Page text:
The Smart Home Buyer

Put a proven plan into action that will allow you to buy a home now – and:

1. Upgrade to a bigger home in record time while building a large investment account, or

2. Have the ability to pay your home off very quickly, without making extra payments.

The keys to this plan are simple. You just need to know how to manage your income, interest, and equity.

You also need to buy “less house” than you are qualified for the first time out.

During my many years of working in the real estate industry, I have observed that there are two kinds of home buyers. We’ll call them Type A and Type B.

Type A Home Buyers

Type A Home Buyers are conservative. They fight the urge to bite off more than they can chew. The first home that they buy costs less than they can afford.

They don’t rush out to buy new furniture on credit. They don’t buy new cars or insist on owning all of the latest high ticket items.
As a result, their budgets aren’t stretched, they have extra money to invest and save, and they are not forced to use high interest credit cards to pay for any emergencies that come up in their life.

For the most part, they live on a cash basis. If they don’t have the cash to spare; they don’t buy it.

This lifestyle may sound familiar to you. This is the way our parents, grandparents, and every generation before them lived. This is the way of life that built America.

Type B Home Buyers

Type B Home Buyers do things differently when buying their first home. They buy a home for the maximum amount that they are approved for and then they spend all of their extra cash on new furnishings.

They probably will take advantage of some of the “12 months same as cash” offers to buy even more new furnishings and they might decide that they need a new car to go in the garage.

At this point, the budget is stretched to the limit. Every paycheck goes to pay bills. There is no extra money to invest and save.

It gets worse. The refrigerator conks out and they are forced to buy a new one on a high interest credit card. The “12 months same as cash” has expired and more payments hit the already over taxed budget.

Then, one of our Type B Home Buyers gets laid off. There are no reserves to fall back on. You can imagine what happens next.

o Late Bills

o Late Mortgage Payments

o Sometimes, even bankruptcy

It didn’t have to be that way………

If you haven’t already figured it out, Type A is the Smart Home Buyer.

You can be too!

Follow these simple principals and you will;

o Live with less stress

o Have reserves to fall back on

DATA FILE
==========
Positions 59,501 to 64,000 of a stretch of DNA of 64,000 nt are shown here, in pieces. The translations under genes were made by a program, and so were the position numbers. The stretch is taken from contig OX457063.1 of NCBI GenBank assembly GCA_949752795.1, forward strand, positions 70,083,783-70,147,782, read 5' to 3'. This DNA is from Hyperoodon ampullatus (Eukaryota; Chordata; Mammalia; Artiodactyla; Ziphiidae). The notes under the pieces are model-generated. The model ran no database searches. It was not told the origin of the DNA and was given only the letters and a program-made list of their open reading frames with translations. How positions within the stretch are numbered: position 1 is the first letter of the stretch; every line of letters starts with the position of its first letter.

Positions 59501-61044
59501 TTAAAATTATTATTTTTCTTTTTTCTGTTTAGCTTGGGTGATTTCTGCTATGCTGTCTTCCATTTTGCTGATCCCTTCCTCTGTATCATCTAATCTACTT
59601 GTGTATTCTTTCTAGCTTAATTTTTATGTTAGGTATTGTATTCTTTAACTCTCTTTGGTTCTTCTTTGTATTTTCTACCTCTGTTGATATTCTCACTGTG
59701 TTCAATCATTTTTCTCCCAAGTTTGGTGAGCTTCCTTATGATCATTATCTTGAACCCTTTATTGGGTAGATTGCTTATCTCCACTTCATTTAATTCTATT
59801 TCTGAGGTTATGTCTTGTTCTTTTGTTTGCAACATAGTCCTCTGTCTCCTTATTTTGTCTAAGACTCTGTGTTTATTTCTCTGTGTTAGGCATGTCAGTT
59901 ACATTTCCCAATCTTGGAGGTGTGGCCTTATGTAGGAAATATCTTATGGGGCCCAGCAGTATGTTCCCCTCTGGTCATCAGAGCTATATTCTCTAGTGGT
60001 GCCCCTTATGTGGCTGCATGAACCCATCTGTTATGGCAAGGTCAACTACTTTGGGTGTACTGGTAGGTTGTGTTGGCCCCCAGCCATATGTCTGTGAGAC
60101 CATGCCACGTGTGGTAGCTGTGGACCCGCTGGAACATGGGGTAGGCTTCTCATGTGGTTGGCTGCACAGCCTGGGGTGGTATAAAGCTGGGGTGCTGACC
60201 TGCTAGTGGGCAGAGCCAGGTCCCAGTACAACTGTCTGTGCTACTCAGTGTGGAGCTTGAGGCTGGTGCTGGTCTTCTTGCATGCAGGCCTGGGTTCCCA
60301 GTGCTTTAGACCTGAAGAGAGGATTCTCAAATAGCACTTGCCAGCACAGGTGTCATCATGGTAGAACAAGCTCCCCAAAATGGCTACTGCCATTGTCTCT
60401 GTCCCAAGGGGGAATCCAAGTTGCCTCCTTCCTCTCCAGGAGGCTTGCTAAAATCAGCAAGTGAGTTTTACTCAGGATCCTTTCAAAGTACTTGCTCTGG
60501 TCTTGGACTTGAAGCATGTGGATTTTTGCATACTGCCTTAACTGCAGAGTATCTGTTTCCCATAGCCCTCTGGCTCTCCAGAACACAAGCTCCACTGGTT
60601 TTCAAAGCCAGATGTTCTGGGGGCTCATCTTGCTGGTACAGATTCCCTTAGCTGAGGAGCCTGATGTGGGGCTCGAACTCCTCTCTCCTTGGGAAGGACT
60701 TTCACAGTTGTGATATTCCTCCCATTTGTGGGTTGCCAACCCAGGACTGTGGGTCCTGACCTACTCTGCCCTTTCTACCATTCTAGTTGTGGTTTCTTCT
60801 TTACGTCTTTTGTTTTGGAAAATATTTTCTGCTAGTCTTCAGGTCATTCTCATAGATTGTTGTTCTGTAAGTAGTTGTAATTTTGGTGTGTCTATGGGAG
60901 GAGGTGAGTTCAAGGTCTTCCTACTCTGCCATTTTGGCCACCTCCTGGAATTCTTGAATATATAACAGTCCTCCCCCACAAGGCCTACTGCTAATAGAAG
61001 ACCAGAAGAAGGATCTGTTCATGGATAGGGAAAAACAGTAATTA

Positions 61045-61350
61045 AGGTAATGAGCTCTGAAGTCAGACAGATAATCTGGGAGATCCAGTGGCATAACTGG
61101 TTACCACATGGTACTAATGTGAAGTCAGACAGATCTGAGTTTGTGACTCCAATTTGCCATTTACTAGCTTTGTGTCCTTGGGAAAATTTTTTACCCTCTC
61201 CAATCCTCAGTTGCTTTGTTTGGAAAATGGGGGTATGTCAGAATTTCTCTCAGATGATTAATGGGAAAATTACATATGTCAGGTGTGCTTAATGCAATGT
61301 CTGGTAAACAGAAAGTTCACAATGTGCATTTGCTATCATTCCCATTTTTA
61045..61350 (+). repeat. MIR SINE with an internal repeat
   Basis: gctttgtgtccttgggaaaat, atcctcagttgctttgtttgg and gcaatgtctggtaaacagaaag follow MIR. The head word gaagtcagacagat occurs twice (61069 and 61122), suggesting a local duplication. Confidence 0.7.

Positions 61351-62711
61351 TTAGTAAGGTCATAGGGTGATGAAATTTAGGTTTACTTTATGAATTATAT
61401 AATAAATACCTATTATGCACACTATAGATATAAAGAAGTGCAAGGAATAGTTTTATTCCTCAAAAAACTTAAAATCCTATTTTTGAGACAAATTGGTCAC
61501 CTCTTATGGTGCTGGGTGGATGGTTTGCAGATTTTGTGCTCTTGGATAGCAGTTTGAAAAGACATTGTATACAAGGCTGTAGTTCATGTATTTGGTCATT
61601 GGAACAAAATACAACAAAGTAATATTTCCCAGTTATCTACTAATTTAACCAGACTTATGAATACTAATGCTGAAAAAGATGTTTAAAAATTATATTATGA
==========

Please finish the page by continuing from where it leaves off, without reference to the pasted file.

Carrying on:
o Build wealth faster

o Make interest work for you

You will also have the option of buying or building the home of your dreams – without stretching your budget – sooner than you think!

The Plan

The plan that makes up The Smart Home Buyer Report is pretty simple. It is based on 4 easy-to-follow parts.

1. Buy less than you are approved for

2. Keep your principal

3. Invest the difference

4. Invest windfalls

Buy Less Than You Are Approved For

When you visit a loan officer to find out how much you can get approved for, you will probably be offered the maximum. Many of the programs that will be offered to you will allow you to spend up to 55% of your gross income on mortgage and debt payments.
(Gross income is before taxes)

If 15% of your total paycheck goes to income taxes and you buy the maximum that you are approved for, you would actually be spending 70% of your income!

Gross Income 100% $5,000

Taxes -15% -750

Payments -55% -2,750

Money Left Over 30% $1,500

Suppose that you have 5% deducted from your pay each month for a 401K plan. Now you only have 25% of your income for living expenses.

What do you spend monthly on the following items?
o Utilities

o Insurance

o Groceries

o Gasoline and auto maintenance

o Health insurance and medical related expenses

o Entertainment

o Tithing and charitable donations

Are you putting 10% of your income into savings each month?

You can easily see that spending the maximum that you are approved for doesn’t leave much to work with. If you are in a higher tax bracket, it gets much worse!

In my opinion, you are just asking for trouble if you go this route!

Reduce Your Stress

Why not buy a home that is less than you are approved for?
Let’s say………….35% of your gross income.

Instead of trying to pay living expenses, save, and invest on only 30% or less of your income, you now have 50% to work with!

o Which plan of action would result in less stress?

o Which plan would allow you to plan more effectively for the future?

Keep Your Principal

Once you have made the decision to buy less than you are approved for, you may want to do what many of my clients have done. They purchased their home with an interest only 30 year fixed mortgage, and invested the difference.

In other words, they have invested the portion that would have gone to pay principal. Most mortgage loans include principal (the money that you have borrowed) and interest in your monthly payment.

I know what you are thinking: “Did he say interest only? I’ll never pay my house off on an interest only mortgage. I heard that those are bad”

If you are using an interest only mortgage to buy a bigger house than you can afford or to get lower payments without any other plan of action, they are bad!

Let me tell you a little bit about “the proper use of interest only loans.”

Banks borrow money at a discount, on an interest only basis, then they loan it to you at a premium. They make their interest payments and invest the rest.

Traditional mortgage companies make a big profit on the interest you pay for the use of their money. Additionally, they make a huge profit investing the principal dollars you are paying each month.

When you take out a mortgage, the mortgage company doesn’t lend its own money to you. They use “Other People’s Money” (OPM). Using OPM is one of the secrets of wealth.

Large and small businesses borrow money (OPM) on an interest only basis in order to keep more of their income. Why? If they keep more of their income, they can use it to make more money!

This is how the wealthy people become wealthy!